Teller of Hawaiian Tales: Ancient and Colonial Hawaiian Stories
Before reading this book, I'd never heard of Eric Knudsen. However, after reading this, he sounds like an interesting guy. Unfortunately, the book itself wasn't that interesting.
The son of Valdemar Knudsen, one of the pioneers of Hawaii in the early days before it became a US territory, Eric Knudsen was a lawyer, politician, rancher, and folklorist in Hawaii until his death in 1957. This book is a collection of transcripts from a radio program he hosted during World War II, where he would tell stories both of Hawaii's mythical past as well as more current stories of the ranchers, plantation owners, and boat crews of Knudsen's lifetime. There are sixty such stories here.
Unfortunately, something was lost in translation. While the stories aren't bad, there just seems to be something missing in many of them. More often than not, the tale seems boring, pointless, or it just struck me as odd in some indefinable way. I'm not sure if it was the conversion from spoken storytelling to written storytelling, or the different cultural norms between ancient Hawaii and the modern day US, but more often than not the stories left me a bit cold.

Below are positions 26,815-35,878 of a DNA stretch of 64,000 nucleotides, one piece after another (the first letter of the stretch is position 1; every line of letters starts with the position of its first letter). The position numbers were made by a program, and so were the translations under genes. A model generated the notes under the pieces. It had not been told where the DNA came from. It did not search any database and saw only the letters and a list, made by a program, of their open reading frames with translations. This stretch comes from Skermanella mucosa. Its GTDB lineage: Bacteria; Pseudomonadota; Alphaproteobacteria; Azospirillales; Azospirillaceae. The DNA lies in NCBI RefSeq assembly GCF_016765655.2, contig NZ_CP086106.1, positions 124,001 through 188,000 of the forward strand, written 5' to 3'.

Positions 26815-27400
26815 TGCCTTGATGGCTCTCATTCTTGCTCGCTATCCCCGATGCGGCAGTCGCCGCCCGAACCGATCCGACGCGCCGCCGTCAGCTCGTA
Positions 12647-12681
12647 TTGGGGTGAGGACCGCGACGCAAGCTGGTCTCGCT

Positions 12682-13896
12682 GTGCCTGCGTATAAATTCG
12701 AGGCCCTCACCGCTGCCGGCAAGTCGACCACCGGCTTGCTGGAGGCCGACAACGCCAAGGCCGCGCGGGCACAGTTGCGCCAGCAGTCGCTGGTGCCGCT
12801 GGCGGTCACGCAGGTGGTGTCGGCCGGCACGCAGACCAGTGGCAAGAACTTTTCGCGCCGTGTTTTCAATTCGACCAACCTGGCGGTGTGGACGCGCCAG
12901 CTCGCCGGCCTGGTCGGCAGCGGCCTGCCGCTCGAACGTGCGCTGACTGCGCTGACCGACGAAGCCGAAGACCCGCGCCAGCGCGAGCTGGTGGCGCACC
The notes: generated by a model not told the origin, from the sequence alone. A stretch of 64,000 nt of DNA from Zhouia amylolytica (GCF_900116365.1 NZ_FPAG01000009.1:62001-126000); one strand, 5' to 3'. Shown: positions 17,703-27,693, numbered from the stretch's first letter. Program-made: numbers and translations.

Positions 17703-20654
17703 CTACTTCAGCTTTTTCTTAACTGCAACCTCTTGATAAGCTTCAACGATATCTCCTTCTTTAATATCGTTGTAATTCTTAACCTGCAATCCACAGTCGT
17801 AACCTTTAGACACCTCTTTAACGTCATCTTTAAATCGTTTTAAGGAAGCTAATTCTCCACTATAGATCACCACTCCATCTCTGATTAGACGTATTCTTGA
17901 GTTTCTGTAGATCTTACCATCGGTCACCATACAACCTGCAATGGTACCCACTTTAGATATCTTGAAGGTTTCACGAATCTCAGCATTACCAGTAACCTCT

Which is all rather sad. It is clear that Eric Knudsen very much respected the Hawaiian culture he grew up with, both in the ancient mythology he recounts and in the more modern stories, to an extent I was not expecting for a man of his position and era. But that didn't help make the stories any more entertaining for me.
All in all, this is a good infusion into Hawaiian culture, and it's interesting for that extent. However, in general I was somewhat disappointed, as it didn't really capture the power mythology and folklore can have. Eric Knudsen is interesting, but this book isn't anything special.